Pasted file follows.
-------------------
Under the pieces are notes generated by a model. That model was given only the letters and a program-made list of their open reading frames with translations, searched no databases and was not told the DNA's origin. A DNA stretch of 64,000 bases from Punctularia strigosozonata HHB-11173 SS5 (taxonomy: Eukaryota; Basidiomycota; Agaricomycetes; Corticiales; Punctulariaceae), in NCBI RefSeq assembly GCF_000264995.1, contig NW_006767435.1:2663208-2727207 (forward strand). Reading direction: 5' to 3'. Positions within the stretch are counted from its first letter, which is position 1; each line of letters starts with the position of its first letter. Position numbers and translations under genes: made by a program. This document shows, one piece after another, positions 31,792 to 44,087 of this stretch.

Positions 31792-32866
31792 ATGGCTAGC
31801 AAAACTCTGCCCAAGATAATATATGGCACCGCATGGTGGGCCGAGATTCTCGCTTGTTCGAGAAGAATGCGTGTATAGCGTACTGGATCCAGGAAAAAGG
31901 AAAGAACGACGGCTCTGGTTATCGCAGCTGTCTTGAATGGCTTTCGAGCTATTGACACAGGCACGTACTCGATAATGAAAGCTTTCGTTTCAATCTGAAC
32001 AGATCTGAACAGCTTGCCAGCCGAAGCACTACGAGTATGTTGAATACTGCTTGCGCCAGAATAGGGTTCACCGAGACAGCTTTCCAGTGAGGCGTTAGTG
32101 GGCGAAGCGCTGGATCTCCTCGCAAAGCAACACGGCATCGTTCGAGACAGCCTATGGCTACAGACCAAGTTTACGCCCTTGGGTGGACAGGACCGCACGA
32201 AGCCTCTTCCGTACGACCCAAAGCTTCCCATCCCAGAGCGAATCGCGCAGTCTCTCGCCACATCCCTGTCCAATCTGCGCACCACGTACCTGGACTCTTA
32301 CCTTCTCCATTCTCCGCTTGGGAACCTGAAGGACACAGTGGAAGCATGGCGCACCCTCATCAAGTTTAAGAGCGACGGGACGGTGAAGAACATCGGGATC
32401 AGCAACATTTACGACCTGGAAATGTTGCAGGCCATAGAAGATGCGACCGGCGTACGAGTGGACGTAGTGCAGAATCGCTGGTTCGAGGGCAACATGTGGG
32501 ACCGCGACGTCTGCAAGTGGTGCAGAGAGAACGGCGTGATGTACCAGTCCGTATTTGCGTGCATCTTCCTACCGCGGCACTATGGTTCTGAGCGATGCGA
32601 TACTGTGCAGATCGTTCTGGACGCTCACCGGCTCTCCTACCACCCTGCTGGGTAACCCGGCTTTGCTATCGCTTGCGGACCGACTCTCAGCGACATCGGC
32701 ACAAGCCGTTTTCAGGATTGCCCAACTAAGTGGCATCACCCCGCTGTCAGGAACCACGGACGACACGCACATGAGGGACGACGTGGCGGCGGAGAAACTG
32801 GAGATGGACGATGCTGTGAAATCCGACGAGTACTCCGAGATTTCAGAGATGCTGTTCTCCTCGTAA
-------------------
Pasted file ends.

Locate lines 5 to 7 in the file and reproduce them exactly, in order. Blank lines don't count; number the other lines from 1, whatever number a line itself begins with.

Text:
31901 AAAGAACGACGGCTCTGGTTATCGCAGCTGTCTTGAATGGCTTTCGAGCTATTGACACAGGCACGTACTCGATAATGAAAGCTTTCGTTTCAATCTGAAC
32001 AGATCTGAACAGCTTGCCAGCCGAAGCACTACGAGTATGTTGAATACTGCTTGCGCCAGAATAGGGTTCACCGAGACAGCTTTCCAGTGAGGCGTTAGTG
32101 GGCGAAGCGCTGGATCTCCTCGCAAAGCAACACGGCATCGTTCGAGACAGCCTATGGCTACAGACCAAGTTTACGCCCTTGGGTGGACAGGACCGCACGA